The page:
A few weeks ago, I saw a TED talk, called "The habits of highly boring people", given by Chris Sauve. Among other advice Sauve explained, how you brain focus works. As a matter of fact, our brain is only capable to handle about 7 things at the same time. This "things" can be anything; tasks to complete, issues to worry about, interesting ideas, new habits to adopt,.. If we look at ourselves, however, we will find that we try to handle a lot more things at a time and are therefore not very productive at this. The key is to focus on the most important 7 things, Sauve says.
Watching this video, I got curious. How many things may it be, I wondered, I am trying to handle at the time. So, I got a sheet of paper and made a list, that I called "Projects occupying my head" of anything, that I try to handle with at the time. This were habits I wanted to adopt, interesting projects I wanted to start or to finish, abilities I wanted to keep improving, things, I used energy to think or worry about. Writing this list, it helped me to go through my room and my stuff(what is a lot less since my tidying marathon) and think of every item and whether it symbolizes something, I think about a lot. I also got through my smartphone apps and computer bookmarks. Finally, I thought about a day from the start to the end and what I handle with inbetween.
When I was done, my list contained 72 items. Was I surprised? Not really, to be honest. I kind of knew that I was overstraining my brain trying to do everything at once but I somehow thought, I could handle it.
Then, I took a highlighter and underlined 7 items of the list, including long- term projects like school and blogging, smaller to- dos like finishing my standing desk and habits, I want to adapt like going to bed on time. These are my most important projects at the time. This is, what I will focus on.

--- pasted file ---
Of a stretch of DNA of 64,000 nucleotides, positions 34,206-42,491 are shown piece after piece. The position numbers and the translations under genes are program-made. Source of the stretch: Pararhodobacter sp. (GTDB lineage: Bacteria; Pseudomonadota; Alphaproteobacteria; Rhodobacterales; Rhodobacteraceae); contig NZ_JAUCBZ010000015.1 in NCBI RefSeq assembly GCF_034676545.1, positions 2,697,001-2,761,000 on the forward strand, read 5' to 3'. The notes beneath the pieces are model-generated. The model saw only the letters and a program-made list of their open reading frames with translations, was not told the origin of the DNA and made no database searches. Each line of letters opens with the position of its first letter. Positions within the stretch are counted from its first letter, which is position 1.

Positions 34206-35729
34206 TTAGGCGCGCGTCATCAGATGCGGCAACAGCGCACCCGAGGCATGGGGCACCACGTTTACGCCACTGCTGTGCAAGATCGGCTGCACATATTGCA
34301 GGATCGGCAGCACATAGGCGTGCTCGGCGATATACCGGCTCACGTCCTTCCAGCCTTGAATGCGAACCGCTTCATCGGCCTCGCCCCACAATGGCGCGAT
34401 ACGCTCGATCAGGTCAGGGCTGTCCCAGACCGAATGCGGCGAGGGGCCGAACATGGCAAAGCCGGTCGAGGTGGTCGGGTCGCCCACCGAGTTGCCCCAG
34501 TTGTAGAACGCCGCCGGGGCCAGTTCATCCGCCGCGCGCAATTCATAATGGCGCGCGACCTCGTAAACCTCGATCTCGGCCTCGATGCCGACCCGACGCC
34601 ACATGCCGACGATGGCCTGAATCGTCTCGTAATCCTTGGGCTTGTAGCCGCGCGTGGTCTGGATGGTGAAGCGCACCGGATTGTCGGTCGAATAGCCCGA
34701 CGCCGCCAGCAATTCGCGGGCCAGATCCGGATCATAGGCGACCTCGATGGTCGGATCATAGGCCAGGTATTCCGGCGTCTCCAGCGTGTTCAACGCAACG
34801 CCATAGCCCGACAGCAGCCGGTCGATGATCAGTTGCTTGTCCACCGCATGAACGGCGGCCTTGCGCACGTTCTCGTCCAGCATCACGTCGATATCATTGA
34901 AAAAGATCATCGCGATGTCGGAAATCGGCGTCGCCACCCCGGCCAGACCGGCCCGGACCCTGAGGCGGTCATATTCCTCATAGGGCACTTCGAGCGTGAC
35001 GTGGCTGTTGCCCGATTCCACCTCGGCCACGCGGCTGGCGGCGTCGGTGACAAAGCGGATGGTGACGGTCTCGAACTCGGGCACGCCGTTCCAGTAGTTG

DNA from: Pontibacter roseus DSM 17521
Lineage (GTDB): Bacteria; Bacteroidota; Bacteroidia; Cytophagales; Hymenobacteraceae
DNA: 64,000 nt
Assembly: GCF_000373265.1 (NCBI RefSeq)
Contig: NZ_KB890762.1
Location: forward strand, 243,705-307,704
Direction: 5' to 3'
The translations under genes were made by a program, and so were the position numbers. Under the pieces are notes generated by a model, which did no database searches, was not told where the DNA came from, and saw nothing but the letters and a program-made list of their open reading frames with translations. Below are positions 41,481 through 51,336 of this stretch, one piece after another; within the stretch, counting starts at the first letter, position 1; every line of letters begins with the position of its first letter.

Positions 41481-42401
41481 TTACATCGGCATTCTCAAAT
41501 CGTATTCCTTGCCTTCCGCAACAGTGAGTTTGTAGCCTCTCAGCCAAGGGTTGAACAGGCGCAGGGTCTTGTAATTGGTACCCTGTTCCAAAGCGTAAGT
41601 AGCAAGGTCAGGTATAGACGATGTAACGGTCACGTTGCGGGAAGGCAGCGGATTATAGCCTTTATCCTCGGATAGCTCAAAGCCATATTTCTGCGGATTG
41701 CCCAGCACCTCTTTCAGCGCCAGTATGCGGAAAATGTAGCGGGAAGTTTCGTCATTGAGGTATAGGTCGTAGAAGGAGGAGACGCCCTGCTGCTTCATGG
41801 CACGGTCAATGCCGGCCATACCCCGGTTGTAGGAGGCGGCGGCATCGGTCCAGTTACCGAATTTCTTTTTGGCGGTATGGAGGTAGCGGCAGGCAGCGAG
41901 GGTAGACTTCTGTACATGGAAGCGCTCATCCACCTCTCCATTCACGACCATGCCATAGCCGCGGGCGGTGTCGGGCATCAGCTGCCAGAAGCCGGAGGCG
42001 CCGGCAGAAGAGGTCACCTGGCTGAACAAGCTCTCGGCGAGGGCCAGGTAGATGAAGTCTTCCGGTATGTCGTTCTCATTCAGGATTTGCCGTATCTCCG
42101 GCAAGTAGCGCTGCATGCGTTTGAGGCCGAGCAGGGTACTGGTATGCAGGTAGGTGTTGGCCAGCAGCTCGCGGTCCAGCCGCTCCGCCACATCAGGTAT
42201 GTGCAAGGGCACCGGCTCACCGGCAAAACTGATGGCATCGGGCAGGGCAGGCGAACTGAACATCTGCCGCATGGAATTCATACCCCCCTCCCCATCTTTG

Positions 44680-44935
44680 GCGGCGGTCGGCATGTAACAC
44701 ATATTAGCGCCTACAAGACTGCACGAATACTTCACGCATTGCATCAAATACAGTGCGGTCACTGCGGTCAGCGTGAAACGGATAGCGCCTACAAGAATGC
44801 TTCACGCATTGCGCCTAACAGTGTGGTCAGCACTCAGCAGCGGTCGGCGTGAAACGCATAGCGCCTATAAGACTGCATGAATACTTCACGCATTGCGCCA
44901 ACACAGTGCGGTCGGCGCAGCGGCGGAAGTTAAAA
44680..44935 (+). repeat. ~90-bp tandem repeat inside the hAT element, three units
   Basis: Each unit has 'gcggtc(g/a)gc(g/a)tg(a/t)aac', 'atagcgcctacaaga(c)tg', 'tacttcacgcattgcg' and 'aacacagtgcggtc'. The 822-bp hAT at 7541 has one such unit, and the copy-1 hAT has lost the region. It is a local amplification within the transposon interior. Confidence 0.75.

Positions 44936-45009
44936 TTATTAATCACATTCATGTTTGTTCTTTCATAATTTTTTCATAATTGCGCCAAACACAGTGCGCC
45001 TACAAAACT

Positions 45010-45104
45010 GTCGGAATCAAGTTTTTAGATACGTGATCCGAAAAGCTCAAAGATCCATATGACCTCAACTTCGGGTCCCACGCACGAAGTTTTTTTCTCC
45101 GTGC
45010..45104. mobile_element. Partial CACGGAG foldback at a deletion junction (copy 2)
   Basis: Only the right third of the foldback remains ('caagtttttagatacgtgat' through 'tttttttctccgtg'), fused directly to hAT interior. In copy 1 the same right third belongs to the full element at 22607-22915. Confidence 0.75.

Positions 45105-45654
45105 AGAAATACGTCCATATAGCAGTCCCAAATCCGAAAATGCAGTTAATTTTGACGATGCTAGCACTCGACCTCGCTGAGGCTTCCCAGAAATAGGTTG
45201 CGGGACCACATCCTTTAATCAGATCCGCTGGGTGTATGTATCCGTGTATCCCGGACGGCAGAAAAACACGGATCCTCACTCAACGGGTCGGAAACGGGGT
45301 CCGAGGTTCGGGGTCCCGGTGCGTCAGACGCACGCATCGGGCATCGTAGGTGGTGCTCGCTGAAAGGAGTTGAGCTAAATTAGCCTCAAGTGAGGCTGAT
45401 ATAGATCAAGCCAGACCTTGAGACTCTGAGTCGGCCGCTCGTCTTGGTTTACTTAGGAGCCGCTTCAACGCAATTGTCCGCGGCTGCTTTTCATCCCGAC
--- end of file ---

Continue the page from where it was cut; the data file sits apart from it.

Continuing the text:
"This is all very well", you will say, "but I need to also focus on some things not on my focus- list". so do I. My focus list, for example, does not include eating (healthy)what is, however, still something, I need to pay attention to. So, I took a highlighter of another color and marked all those things, that I do not want to focus on, but still need to do. This is, what needs to be automated.
What does that mean? A great example is successful people wearing the same clothes all the time. Clothing is something, they need to do, but since hey do not want to focus on it, they automated it by chosing a minimal amount of basic clothes to wear always. Another example would be eating the same kind of dinner every day, having a routine of cleaning your room, automating the activity of preparing your bag.
After having marked this things, there were still some items left on my list. It were either projects, to- dos or habits, I want to focus on later, or things, I need to get rid of, most likely worries to have. The difficult thing now is to cut this activities, after having crosse them out in my list, really out of my life. To not overstrain my brain, this is a focus itself.
I am still adopting this list and working with my focus list and still, of course, I sometimes do things, I do not intend to focus on. So far, however, I can already feel eased not having this burden of things to deal with all the time, but having a small number of items (it does not have to be exactly 7) to focus on.
I hope, you found this article helpful and inspiring and I will see you soon,